Ichabod's Kin
A place for politics, pop culture, and social issues

Greed is a Terrible Thing

Freshly in office, president Obama told it like it is: Wall Street is a den of shamelessness. It’s a miracle!–and refreshing to hear from someone in authority, considering we low-lives get nowhere with our protestations. Knock on legislators’ doors and they’re always gone to lunch: nobody talking, nobody listening, as far as they’re concerned–and so soon after the begging stage known as a political campaign, with winsome words like, “If elected, I will LISTEN to you!” But the perks and bennies of public “service” prove to be the solvent of good intentions (“Want to see me?–Is your hat in your hand? Got a contribution? Wanna buy a senate seat?”).

Power corrupts, as we know, and absolute power, well, we know about that too. It’s also the ultimate aphrodisiac, though prior histories usually exist, to which political privilege gives absolute authorization. I’ve pored over books of forgotten lore to find where that is written and came up empty every time. My research skills must be slipping.

But greed? Holy cow, there’s a monster for you. It’s one of the Seven Deadlies, but who cares about them anymore? They are but prudish old things–just ask the corporate snakes turned up by the same plow that first unearthed Enron. Not too many years ago banks and investment houses were well-run and deserving of our trust. Then the bottom dropped out of their ethics and the fix was in on our savings and pensions. So who  died and made unethical rich bastards the God of the Western world? Bernie Madoff is just one name and face among a multitude of his ilk. No telling how many in our own towns and cities are victims of him and his unethical clones. Ah, and there goes Diogenes, shuffling by with his lamp, still looking for an honest man after all these years.

Actually, we like and respect people who have more money than they need or deserve. But it’s not them, it’s, well, the money. If they didn’t have it, we’d tell them their tie is crooked, their spouse ugly and their kids stupid. But when introduced to someone who’s loaded, we bow and scrape–and never ask how they came by it.

I recall a certain Daddy Warbucks who was a tad too evasive whilst squirming at my persistent though mannerly questions. Finally, all was too clear: beneath his code-language, he was a loan shark, something a little lower than a tumblebug. He was, nonetheless, respected for his “success.” What law says that talking  people into signing something that stands to improverish them, is okay? Well, right there, in laws written by people just like him.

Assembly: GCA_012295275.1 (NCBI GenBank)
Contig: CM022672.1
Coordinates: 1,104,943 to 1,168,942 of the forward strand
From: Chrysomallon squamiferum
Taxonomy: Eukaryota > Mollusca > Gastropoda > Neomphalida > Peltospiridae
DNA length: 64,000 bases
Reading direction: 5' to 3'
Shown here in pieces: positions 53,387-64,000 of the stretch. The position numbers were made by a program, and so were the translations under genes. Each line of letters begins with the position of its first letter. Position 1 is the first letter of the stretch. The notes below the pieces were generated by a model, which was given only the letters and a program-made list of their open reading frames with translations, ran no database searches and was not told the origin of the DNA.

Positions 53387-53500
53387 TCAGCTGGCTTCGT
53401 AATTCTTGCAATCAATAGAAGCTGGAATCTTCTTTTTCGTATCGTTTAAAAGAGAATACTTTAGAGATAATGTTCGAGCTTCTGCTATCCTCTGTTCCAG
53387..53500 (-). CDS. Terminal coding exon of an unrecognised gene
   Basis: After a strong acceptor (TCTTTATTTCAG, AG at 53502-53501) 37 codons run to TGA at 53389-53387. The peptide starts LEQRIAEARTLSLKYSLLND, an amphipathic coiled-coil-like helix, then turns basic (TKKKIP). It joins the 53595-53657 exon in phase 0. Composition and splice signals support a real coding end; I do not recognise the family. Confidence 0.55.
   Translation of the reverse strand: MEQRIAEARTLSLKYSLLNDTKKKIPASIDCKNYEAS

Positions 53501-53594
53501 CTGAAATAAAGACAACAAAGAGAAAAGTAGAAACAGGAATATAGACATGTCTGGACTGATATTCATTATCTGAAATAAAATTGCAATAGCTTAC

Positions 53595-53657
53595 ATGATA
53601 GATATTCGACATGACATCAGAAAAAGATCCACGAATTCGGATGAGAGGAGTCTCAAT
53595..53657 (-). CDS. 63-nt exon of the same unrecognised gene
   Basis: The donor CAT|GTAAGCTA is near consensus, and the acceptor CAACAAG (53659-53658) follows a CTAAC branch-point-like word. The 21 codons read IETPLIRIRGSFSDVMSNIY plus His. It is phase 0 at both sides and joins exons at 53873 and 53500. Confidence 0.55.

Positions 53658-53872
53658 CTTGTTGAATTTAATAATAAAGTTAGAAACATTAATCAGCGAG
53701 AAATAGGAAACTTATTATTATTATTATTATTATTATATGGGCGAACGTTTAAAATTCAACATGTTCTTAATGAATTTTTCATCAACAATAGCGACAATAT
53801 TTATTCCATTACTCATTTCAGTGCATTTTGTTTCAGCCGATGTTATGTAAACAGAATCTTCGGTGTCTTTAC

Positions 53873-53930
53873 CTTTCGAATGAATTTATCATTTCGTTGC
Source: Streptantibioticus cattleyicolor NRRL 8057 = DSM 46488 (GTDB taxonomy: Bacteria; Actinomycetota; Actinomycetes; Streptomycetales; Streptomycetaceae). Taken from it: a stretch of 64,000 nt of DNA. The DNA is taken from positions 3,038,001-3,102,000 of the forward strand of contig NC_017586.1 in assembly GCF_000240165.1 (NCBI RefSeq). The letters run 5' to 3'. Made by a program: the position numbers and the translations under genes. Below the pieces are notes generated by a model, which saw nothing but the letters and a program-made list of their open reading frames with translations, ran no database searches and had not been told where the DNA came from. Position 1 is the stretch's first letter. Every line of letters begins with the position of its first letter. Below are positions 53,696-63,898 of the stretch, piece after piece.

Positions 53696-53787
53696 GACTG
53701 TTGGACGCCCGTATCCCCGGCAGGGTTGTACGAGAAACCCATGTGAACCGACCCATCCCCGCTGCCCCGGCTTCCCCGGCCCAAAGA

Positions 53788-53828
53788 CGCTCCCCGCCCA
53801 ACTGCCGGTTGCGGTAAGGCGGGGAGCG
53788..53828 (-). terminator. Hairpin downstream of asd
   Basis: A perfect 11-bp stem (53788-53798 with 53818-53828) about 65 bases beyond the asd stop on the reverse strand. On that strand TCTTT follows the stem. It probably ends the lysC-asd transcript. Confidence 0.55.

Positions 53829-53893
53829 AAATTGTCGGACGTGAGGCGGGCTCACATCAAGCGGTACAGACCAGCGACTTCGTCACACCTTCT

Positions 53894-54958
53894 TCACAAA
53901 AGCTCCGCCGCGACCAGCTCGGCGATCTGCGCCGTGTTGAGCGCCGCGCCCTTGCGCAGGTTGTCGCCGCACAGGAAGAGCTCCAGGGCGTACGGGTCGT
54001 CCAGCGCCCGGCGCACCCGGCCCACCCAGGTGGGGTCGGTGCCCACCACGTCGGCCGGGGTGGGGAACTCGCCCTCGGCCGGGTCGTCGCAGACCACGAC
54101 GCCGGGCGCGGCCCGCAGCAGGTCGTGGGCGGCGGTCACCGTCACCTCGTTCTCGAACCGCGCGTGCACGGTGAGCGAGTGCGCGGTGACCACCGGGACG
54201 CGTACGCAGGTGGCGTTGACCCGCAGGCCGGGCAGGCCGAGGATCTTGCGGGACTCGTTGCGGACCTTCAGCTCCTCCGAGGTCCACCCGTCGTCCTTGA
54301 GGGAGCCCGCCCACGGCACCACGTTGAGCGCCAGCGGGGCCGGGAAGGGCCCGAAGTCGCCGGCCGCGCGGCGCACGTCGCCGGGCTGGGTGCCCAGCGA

I once knew of a club exclusive to rich white men. Their great service to the community was an annual drunken event where they staged a “pirate” takeover of the town as a gesture to the burg’s history. In time this raised their profile and revealed their membership policy. Public outrage was huge but the Yo-Ho-Ho boys were unrelenting. This claimed conversation at many social gatherings, at one of which, after much grousing, assertions were made that social pressure, in time, would pry open the club’s membership.

Then a woman once married to one of those Jolly Rogers, before she wisely dropped him, stood to say that we simply didn’t understand such people: they don’t care what you think, she said; they think their money makes them special, regardless if they inherited or otherwise didn’t earn it; furthermore, they think it makes them better than you, so to their minds you and your opinions don’t count.

Needless to say, that threw much water on the discussion and left us with more to grouse about. But next time you wonder how Wall Street and their ilk can continue to take public money and spend it on themselves, remember her words and ponder their meaning: such folk think they’re different, and need a good hard shake and a few years in the slammer where room and board are in abundance, just like their former bonuses–along with bountiful sex–not to mention more than they can stand. Of course, they will consider that to be so unfair but, as mentioned, it’s all part of their being “different.”

Unhappily, we too are big losers. When the crash of ‘29 came and broke the grip of corporate capitalism, Edmund Wilson commented on the “barbarism” of the era preceding it, and finally “the collapse of that stupid gigantic fraud.” So here we are again, and why do we still worship money and the greed-heads who steal it?

As Santayanna said, to ignore the past is to risk the doom of its repetition.

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